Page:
New Zealand insolvency practitioner regulation – possible delay

The new corporate insolvency practitioner licensing regime in New Zealand, due to start in July 2020, may be put off for one year.

The Insolvency Practitioners Regulation Act 2019 and the Insolvency Practitioners Regulation (Amendments) Act 2019 are scheduled to come into force on 17 June 2020. However, the NZ government has said that while this start date is still being targeted, proposed insolvency law changes will provide that the date can be extended should there be unexpected COVID-19-related delays, for up to 12 months.[1]

The government had in fact already released regulations in March 2020 as to two aspects of the new scheme, as to the required qualifications and experience of IPs[2] and as to the qualities of the accredited co-regulatory bodies[3].

These two regulations of themselves are useful current statements of criteria and standards that may be applied to other similar regulatory arrangements. They can be compared with the ‘regulatory objectives’ of the recognised professional bodies in the UK, introduced by s 138 of the Small Business, Enterprise and Employment Act 2015.

NZ Insolvency practitioners (IPs)

As to IPs, a person seeking to be licensed as an IP in NZ must

  • be a member of an accredited body; or be exempt under s 57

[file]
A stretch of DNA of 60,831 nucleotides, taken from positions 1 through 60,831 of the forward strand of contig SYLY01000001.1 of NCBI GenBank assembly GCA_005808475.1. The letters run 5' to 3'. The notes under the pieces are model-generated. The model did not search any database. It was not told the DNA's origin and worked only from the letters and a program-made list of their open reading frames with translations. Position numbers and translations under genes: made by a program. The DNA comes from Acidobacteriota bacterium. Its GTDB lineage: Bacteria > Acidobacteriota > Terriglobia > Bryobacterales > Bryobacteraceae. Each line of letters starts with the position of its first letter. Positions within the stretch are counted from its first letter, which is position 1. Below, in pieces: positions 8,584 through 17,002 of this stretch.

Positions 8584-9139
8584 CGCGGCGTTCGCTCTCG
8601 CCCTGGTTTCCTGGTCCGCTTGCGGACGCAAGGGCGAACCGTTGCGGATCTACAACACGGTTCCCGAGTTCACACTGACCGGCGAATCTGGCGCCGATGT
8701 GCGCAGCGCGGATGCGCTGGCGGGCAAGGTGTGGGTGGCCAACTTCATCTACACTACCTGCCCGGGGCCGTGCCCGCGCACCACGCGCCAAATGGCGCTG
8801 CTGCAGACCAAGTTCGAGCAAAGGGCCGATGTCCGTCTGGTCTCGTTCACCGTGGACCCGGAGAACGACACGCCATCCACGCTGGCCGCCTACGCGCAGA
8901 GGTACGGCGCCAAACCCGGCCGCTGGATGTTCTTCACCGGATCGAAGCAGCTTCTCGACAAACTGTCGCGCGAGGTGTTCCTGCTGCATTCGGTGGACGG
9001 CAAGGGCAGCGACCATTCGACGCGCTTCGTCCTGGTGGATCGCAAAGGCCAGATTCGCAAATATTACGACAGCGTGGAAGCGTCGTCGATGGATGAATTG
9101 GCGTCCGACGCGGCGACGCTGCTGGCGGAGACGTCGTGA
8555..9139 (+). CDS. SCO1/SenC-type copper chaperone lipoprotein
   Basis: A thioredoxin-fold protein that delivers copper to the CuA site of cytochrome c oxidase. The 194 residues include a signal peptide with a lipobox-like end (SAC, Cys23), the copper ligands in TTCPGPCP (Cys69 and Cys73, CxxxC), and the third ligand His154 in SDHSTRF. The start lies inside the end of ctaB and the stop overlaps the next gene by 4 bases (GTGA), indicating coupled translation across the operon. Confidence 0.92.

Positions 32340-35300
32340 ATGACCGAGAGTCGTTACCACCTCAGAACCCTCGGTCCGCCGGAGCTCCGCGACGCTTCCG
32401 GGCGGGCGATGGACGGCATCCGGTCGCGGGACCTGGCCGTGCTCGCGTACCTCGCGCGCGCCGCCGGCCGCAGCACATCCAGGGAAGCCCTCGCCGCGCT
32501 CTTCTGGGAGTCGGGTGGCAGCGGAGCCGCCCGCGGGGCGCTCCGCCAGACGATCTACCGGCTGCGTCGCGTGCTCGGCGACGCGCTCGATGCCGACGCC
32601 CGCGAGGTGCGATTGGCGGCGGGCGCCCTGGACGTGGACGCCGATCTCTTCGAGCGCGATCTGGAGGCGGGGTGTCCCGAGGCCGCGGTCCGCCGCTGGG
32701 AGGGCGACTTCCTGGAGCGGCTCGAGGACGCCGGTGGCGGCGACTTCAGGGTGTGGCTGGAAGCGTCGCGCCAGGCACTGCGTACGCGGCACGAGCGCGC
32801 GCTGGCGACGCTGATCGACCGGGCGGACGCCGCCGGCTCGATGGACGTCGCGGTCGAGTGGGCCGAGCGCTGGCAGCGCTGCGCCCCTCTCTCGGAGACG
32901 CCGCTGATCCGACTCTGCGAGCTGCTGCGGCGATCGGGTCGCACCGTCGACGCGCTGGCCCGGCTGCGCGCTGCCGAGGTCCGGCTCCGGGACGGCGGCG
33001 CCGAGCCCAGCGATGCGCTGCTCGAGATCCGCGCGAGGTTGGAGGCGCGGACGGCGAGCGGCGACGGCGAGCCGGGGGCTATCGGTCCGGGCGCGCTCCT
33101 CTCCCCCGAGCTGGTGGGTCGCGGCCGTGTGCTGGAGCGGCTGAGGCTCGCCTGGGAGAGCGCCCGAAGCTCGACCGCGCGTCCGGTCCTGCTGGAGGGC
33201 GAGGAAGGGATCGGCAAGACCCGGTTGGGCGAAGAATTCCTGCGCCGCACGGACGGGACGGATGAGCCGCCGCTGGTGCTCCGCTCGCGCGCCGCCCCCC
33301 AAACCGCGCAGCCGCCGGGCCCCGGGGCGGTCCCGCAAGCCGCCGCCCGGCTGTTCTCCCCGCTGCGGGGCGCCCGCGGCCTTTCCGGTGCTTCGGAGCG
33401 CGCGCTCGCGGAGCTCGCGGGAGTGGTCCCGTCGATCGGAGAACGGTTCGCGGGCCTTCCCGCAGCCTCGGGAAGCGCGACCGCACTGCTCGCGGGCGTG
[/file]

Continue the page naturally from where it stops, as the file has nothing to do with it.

• have at least five years experience on insolvency engagements or in work sufficiently similar
  • hold a certificate of public practice (CPP) or equivalent and have completed at least 1,000 hours of work on insolvency engagements at a senior level within the 3 years immediately prior, or, if they do not hold a CPP, have completed at least 2,000 hours of such work. Both of these can be dispensed with if the person is otherwise competent to act as an insolvency practitioner.
  • comply with their accredited body’s rules, code of ethics etc and be appropriately insured.
  • complete at least 120 hours of continuing professional development in any 3 year period with at least 60 being verifiable; and at least 20 of the 60 hours being related to insolvency practice; and at least 2 hours of the verifiable training being in ethics; and at least 20 of the 120 hours being completed in any 1 year period.

 Accredited Bodies

There are then prescribed minimum standards for the accredited bodies. As the government has revealed, CAANZ supported by RITANZ is intending to apply, as well as CPA Australia. All three have noted the ‘likely upturn in insolvency-related activity, and the importance of a professional, well-run insolvency profession …’. Their approval will depend on whether they can meet these criteria.

Governance, finances etc

The standards cover organisational and governance arrangements – a constitution, a clearly defined organisational mandate and objectives, a governing body that is responsible and accountable, and includes an acceptable number or proportion of appropriate independent directors. Financial stability must be shown. There is a need for the body to be in good standing with the relevant regulators.

Regulation of IPs

As to regulation by the accredited bodies, there must be effective systems, policies and processes for monitoring licensed IPs and identifying current or emerging issues and strategies to address these, including those identified through complaints and monitoring.